Physiological inquiry using EEG could ultimately put the learning styles debate to rest and even shed new insights
Every Monday morning children aged from teeny tots to near-adults line up outside of classroom doors, ready to learn. The expectation in many countries is that their teachers have spent considerable time preparing concepts and teaching strategies that incorporate different learning styles. In 2009, 82 percent of teacher trainees interviewed in England agreed that “individuals learn better when they receive information in their preferred learning style.” A 2014 study conducted across five countries places the number of teachers who are also learning style enthusiasts closer to 95 percent.
The VARK model
Yet teachers are relatively new to this whole concept. Psychologists were thinking about different types of intelligence, personalities, and learning styles long before the front-liners of education took note (see related post on Linking Cognitive Science with Neuroscience). The concepts that would eventually make up the VAK model, for example, were originally developed in the 1920s.
By the 1970s, the idea of teaching to accommodate for various learning styles was becoming increasingly popular. VAK, formally introduced as a complete model in the late 1970s, became the most widespread model. According to VAK, the most common learning styles include visual, audio, and kinematic modalities. In the late 1980s, Neil Fleming revised this model to include an additional reading/writing component. The new and improved system is called VARK and remains popular today.
Criticisms of Learning Styles
Though learning style paradigms have played a role in curriculum design, educational implementation, and program evaluation, they are not without controversy. Critics point to a lack of robust evidence for the existence of distinct learning styles, arguing that resources spent in support of an unproven system would be better spent elsewhere. Studies in support of distinct and relevant learning styles have been attacked on several grounds, including small sample sizes and mistaking correlation for causation. Critics also point to a number of studies that do not support learning style theories at all.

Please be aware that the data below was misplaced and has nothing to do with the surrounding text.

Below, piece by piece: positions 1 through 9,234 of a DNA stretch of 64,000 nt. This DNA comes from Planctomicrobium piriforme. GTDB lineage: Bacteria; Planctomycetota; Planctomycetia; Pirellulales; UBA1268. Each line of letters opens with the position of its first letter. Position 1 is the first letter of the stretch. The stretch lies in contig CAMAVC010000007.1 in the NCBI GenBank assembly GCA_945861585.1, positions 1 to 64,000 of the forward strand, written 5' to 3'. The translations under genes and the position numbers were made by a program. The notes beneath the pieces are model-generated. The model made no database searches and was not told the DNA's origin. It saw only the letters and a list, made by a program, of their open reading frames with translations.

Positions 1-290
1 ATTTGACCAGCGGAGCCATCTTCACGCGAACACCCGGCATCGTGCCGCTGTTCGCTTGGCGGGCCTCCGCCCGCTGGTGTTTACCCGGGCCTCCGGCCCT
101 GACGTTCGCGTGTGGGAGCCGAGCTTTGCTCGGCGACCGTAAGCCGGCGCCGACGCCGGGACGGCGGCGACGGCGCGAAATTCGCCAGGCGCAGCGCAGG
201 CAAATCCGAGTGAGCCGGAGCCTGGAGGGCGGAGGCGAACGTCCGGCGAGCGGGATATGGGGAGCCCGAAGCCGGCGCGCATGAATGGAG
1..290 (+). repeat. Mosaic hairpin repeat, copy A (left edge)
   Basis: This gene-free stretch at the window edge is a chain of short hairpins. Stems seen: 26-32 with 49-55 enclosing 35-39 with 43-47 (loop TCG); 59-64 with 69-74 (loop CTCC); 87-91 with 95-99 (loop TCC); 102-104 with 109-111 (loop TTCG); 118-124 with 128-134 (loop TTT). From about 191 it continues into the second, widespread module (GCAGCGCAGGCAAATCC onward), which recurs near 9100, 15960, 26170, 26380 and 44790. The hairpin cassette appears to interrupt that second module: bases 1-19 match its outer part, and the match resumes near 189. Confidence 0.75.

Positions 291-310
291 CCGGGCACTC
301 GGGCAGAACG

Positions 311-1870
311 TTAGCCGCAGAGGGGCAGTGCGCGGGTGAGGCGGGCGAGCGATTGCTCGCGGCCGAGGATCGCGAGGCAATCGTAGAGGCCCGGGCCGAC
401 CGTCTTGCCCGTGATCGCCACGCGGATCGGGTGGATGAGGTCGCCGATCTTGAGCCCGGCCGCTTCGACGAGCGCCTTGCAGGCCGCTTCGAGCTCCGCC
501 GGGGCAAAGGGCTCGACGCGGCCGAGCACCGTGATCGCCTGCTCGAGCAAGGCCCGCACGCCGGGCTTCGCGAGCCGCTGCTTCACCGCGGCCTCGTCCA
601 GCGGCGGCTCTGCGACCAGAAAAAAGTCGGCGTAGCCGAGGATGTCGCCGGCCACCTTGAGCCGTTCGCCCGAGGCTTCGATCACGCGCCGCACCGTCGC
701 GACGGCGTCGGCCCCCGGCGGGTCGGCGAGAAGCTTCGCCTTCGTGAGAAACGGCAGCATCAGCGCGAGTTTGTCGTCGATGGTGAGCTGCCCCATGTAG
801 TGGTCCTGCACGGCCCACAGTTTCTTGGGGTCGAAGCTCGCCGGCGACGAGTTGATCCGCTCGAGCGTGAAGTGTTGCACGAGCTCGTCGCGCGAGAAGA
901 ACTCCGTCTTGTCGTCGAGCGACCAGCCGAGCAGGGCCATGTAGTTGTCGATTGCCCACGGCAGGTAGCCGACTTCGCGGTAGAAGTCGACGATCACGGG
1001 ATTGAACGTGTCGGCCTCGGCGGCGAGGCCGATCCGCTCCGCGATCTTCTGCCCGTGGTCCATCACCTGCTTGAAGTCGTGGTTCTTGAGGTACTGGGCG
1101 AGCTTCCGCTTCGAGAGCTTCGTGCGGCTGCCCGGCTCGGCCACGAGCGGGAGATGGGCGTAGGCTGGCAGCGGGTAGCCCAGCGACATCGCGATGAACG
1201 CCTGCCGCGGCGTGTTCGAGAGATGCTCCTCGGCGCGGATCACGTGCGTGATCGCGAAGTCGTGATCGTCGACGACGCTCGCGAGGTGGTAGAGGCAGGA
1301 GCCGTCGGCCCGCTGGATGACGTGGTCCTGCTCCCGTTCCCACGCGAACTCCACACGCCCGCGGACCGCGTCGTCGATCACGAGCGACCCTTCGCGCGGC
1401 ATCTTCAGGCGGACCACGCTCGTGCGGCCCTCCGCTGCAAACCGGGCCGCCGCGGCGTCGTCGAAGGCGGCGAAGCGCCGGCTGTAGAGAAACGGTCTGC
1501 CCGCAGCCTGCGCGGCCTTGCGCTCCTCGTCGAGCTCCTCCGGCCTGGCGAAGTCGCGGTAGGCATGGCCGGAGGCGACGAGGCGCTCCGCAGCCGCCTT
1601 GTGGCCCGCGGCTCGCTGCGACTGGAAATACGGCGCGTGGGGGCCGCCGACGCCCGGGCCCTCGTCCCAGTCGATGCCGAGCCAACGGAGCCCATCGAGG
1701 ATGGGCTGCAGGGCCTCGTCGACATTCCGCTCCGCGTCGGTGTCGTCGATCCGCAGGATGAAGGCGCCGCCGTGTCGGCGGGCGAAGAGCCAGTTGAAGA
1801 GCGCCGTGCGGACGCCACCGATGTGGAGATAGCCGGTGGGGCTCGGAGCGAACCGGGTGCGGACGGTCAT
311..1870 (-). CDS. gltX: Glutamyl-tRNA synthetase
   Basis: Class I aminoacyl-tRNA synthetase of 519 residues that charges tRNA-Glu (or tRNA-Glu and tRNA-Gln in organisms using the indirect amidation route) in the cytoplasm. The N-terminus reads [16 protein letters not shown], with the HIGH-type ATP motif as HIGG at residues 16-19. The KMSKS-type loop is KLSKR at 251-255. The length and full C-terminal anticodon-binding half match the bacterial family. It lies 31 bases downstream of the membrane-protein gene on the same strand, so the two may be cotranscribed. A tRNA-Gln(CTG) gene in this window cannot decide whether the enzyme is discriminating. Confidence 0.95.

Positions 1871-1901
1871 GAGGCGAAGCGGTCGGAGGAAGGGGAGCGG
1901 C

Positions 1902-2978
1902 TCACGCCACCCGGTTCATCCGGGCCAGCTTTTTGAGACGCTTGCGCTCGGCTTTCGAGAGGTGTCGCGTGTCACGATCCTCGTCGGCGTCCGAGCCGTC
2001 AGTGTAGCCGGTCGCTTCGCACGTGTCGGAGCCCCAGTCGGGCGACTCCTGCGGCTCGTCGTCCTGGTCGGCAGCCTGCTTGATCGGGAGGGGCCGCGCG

At most, these critics argue, learners have preferences regarding how their information is packaged. These preferences do not translate to significant deficits in their ability to learn different ways. A preference is not the same as a distinct style. Some even argue that catering to perceived learning styles may do students a disservice – unintentionally encouraging them to under develop their weaker powers of understanding.
Just as popular media was once quick to publish learning styles as fact, they are now quick to publish critiques of these theories as fact. “Neuromyth” has become a frequently used media buzzword, effectively telling readers that believing in learning style modalities is akin to believing that humans only use ten percent of their brains or that not drinking enough water will result in brain shrinkage.
Contrary to what the media would have us believe, the only fact is that our evidence, one way or the other, is inconclusive. While this may be a good reason to hit the brakes on teacher training programs that emphasize learning styles, it would be premature to announce the concepts discredited.
Part of the problem is that learning style studies have embraced study designs prone to compounding factors and personal interpretation. Studies that group learners according to modality concepts and then extrapolate the validity of models based on learning objectives can be useful, but they are far from the holy grail of social science research.
Using EEG for a physiological view
Luckily, some researchers are turning to a more physiological approach. A 2016 study, for example, by Chailerd Pichitpornchai and PhD student Sarawin Thepsatitporn at Mahidol University in Bangkok, Thailand used EEG to compare subjects’ VARK-determined learning style to their visual event-related potential (vERP) readings. The results indicated that visual learners “exhibited larger P200 amplitudes at the occipital site elicited by pictures” than reading/writing learners. The P200 is a positive deflection in the brain wave 200 milliseconds after presentation of the stimulus – in this case the word or picture. The occipital lobe is associated with visual processing and a difference in the P200 in this region could signify that there was a physiological difference between how these two groups of students processed the pictures they were shown. Though only a single study, these results indicate how useful a physiological line in inquiry may be to the learning style debate.
In the end, putting the debate to rest may come not from the fields of education or psychology but from neuroscience.